Glossing over Iraq's challenges, as the leaders of Iraq and US seem intent on doing, will not make them vanish.
Future of Iraq will not be built on empty words
Barack Obama, the US president, and Nouri Al Maliki, Iraq's Prime Minister, each said what the other wanted to hear this week. But each man surely recognised the hollowness of his own words.
On Sunday, the eve of his visit to Washington, Mr Maliki used International Human Rights Day to boast of "unprecedented developments" in this field in Iraq, "particularly in the freedom of expression, party organisation, freedom of thought and press". Then on Monday, as the two leaders met, Mr Obama claimed that nine years after George W Bush's invasion of Iraq, the US was leaving behind a "sovereign, self-reliant and democratic" country.
If only. By accepting the other's claim, each leader made his own assertion easier to sell at home. But in fact, renewed sectarian bloodshed, political violence, and economic malaise all seem too likely after the last US combat troops leave Iraq this month.
Mr Maliki has tirelessly built up his personal power instead of healing his country's divisions, and has found a distressing level of support and guidance in Iran. By backing Syria's Bashar Al Assad, who so plainly scorns the idea of human rights, Mr Maliki testifies to his own dependence on Iran, which props up the bloody-handed Assad regime.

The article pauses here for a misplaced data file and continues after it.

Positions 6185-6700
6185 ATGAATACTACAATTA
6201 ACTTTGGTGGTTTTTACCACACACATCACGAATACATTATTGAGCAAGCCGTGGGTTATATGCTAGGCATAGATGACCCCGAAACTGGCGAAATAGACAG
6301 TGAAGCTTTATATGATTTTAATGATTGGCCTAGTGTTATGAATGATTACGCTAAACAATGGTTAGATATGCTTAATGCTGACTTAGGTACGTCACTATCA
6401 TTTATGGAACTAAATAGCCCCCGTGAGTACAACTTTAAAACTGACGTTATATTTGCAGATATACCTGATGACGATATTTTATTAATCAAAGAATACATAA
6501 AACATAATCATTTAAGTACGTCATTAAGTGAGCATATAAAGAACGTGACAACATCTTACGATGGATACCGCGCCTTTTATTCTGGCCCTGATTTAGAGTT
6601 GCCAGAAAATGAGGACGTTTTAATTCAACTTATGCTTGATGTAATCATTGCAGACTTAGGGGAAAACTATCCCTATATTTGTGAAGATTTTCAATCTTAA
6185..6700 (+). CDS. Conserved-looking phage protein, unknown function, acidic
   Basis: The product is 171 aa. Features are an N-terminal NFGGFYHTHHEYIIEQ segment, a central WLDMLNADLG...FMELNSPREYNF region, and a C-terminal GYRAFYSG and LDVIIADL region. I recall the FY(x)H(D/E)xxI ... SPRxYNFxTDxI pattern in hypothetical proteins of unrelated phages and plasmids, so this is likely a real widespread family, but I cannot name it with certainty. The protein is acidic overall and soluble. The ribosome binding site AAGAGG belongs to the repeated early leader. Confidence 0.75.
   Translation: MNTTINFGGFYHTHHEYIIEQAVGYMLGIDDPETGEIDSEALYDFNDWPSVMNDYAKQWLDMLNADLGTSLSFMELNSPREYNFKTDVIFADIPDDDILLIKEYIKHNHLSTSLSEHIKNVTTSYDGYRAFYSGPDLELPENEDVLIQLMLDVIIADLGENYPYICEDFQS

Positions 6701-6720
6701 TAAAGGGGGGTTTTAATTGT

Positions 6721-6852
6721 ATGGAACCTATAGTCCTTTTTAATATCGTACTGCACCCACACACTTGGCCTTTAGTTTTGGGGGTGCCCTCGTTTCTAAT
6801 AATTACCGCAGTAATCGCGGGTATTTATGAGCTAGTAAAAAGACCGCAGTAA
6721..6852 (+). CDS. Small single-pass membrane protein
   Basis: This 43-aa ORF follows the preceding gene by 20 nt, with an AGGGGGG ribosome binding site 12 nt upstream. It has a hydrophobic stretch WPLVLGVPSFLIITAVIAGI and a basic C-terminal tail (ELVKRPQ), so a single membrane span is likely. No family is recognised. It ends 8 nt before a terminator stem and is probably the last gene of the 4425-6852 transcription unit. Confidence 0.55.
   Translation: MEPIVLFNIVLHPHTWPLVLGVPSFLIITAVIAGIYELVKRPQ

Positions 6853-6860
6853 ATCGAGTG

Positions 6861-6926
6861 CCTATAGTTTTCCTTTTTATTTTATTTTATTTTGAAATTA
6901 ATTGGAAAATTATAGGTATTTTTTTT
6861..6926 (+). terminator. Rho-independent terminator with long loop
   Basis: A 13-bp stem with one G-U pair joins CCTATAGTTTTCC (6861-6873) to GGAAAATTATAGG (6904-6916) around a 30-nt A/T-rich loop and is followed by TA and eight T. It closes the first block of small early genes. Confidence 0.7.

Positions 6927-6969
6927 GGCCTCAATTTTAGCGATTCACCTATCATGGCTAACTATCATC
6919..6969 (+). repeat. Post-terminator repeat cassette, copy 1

Mr Obama's position on Iraq illustrates vividly the cynical old diplomatic nostrum about how to escape a mistake: "Declare victory and go home." After those nine years, US voters have lost patience in pouring their sons and their dollars into Iraq. Relative calm in recent months has given Mr Obama half-plausible grounds for his brave words, but only the blindly optimistic believe Iraq has become a peaceful stable democracy.
Under Mr Maliki, power-sharing and compromise, so vital to true democracy, are barely given lip service. Human rights groups have grown progressively more critical of him, and ethnic tensions between Arabs and Kurds have only deepened. Mr Maliki's secret arrests of 600 former Baathists, in October and November, and the firing of 100 university professors, underscore his unwillingness to share power.
Iraqis will no doubt cheer the moment when the last US service member boards the plane and latches the door. But glossing over the challenges ahead will not see them vanish. Mr Obama and Mr Maliki had their reasons for saying what they said. Unfortunately candour was not one of them.